Heard in the office today. Once the bar is raised, it’s frustrating not to hit it.
Bob Villa tours the McMillan Bloedel factory where they make Parallam, a neat glued laminate which super strong, but easier to work with than steel. Uses crappy wood too, which is great. See also these neat joists/rafters. I’m sure the glue will come back to haunt us, but it’s nice to see that people have come up with engineering ways to take natural fibers and make more efficient use of them.
A few resources I’m finding useful in building a shed:
- A neat kit from Lee Valley, which includes a detailed plan for a basic shed, including a parts list, and hardware that should make attaching the roof trusses easy (I hope!),
- Also acquired at Lee Valley, a reprint of a classic book published by the US Department of Agriculture Forest Service a million years ago (well, no, in 1969), with the charming title “Low-cost wood homes construction manual”
- A text called “Advanced Wall Framing” which came in handy to make me feel better about a mistake I made in one of the few deviations from the plan that I made.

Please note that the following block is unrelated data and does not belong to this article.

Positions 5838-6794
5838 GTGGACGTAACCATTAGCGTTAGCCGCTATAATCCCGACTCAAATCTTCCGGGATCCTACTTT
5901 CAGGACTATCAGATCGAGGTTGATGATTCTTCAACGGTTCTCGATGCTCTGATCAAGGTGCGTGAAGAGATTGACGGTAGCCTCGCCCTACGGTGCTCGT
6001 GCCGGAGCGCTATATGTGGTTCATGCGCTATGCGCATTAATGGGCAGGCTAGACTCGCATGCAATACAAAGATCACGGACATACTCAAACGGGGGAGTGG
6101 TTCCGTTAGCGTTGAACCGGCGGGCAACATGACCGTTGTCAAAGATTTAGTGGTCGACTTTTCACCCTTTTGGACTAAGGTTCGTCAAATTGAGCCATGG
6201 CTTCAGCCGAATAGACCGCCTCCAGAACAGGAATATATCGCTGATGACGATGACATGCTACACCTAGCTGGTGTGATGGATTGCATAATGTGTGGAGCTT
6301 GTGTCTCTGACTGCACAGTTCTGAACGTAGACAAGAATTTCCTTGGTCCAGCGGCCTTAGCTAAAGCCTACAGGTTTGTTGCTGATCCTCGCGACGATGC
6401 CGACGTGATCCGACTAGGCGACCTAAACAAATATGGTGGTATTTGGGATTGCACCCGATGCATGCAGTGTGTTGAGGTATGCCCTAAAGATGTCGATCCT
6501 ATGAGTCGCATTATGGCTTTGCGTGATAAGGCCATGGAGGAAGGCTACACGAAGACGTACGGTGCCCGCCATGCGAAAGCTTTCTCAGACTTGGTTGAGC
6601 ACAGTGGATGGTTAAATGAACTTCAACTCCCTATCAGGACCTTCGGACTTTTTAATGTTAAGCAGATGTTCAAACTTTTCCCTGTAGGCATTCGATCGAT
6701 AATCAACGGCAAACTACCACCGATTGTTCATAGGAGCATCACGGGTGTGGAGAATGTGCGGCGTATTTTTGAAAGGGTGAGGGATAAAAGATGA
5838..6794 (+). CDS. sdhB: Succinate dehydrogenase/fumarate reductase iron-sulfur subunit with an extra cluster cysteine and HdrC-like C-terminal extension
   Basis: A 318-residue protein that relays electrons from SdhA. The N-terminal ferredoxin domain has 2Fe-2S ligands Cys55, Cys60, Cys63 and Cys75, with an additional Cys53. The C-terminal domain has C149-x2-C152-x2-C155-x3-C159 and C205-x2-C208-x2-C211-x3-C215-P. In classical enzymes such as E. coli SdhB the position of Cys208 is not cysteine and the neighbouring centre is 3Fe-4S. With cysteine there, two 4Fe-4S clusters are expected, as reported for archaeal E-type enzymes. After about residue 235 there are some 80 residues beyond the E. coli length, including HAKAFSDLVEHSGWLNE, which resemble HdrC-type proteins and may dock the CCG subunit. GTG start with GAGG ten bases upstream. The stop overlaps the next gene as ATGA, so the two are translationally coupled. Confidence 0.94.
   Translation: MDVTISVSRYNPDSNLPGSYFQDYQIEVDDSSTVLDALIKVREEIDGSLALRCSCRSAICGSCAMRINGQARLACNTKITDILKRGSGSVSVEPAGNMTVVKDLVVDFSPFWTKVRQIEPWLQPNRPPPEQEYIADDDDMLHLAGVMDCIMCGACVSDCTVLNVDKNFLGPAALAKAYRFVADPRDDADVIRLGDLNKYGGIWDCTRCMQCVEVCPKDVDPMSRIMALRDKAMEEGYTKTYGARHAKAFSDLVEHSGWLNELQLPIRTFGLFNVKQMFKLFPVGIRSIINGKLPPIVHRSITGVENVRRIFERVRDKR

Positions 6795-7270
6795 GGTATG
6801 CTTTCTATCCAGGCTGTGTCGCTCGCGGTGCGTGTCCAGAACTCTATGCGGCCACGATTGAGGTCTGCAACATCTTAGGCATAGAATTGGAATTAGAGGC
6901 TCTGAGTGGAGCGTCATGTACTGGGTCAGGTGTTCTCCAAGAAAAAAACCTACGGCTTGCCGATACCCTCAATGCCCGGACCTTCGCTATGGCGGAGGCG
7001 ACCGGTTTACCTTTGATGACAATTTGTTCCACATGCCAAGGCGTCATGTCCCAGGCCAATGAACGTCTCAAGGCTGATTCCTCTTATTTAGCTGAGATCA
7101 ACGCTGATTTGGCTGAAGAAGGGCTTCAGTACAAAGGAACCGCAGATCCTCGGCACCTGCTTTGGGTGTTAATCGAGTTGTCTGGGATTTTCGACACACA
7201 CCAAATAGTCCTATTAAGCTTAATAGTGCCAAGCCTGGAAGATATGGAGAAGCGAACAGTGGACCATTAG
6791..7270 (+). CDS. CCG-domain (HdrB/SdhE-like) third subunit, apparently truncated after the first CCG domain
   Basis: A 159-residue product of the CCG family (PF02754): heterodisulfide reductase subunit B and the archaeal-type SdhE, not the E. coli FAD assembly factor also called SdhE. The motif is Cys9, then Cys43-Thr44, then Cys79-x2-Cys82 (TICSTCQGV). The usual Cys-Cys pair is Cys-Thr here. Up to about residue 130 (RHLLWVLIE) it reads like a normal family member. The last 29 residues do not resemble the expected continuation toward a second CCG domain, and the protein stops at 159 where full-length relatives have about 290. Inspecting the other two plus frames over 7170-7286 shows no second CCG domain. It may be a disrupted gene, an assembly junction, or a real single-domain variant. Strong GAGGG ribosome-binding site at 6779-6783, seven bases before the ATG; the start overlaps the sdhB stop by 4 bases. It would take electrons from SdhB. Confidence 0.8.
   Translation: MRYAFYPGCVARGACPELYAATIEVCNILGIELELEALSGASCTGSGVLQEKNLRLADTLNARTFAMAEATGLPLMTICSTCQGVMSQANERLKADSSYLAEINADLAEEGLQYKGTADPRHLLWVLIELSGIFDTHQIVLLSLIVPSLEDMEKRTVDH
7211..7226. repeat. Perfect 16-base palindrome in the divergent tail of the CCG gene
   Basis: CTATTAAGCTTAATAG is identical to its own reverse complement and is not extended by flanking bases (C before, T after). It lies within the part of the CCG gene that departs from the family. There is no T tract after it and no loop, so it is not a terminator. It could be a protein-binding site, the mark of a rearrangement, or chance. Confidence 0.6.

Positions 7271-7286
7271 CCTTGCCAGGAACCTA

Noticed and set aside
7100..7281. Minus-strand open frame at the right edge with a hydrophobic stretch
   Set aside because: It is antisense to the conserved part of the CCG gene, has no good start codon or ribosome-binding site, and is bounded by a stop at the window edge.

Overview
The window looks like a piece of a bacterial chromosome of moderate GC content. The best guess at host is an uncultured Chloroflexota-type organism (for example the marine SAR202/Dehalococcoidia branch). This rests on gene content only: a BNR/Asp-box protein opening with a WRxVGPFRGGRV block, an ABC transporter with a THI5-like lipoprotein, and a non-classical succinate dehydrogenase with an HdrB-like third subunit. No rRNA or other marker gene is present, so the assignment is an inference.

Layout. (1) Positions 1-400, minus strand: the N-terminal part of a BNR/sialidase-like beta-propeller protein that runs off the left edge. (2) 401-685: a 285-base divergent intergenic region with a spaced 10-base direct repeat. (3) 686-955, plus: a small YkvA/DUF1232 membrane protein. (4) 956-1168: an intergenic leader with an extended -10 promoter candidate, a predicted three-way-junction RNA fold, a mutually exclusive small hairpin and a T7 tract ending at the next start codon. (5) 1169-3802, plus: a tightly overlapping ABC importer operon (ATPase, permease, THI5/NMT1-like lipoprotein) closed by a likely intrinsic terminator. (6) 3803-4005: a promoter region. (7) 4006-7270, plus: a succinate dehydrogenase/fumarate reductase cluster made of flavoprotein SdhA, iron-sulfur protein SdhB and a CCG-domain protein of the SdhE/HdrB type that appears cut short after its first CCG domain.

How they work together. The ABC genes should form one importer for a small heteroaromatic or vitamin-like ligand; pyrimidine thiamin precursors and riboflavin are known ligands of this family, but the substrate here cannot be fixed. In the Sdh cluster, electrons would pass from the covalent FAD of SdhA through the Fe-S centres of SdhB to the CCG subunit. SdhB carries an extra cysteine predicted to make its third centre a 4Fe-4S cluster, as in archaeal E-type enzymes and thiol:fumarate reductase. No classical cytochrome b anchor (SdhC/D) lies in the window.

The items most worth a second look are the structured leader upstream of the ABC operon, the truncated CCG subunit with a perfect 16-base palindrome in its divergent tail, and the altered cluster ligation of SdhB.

Updated: fixed broken link
Gozer pointed me to a neat way to do development on an linux box from my mac, which is to use MacFUSE and the included sshfs program. It mounts the remote drives as a volume on my mac, and Komodo just edits is as if it’s a local file. Works great.
It would be nice if there was a tiny bit more UI to sshfs, so that, say, it told you when it successfully mounted the remote drive, but it’s amazing what UI failings one will tolerate of free software that works as advertised.
(well, a floor and three walls so far). And no, I didn’t see the “bushman” the RCMP dogs are looking for. Gambier: a refuge for the odd, the downtrodden, the armed and dangerous, and, uh, us.
I’ve been meaning to advertise for the folks at 106.3FM Aboriginal Voices Radio. I’m not particularly receptive to most discussions around “first nations” issues, which is how Canadians refer to their aboriginal population, but I have to say that Emily and I are really enjoying Aboriginal Radio as a local station that seems to have a great supply of world music of all types, with no advertising, and remarkable variety. I still wish I could listen to NPR over the air, but this is better than anything else we’ve found so far. (No, the CBC doesn’t do it for me).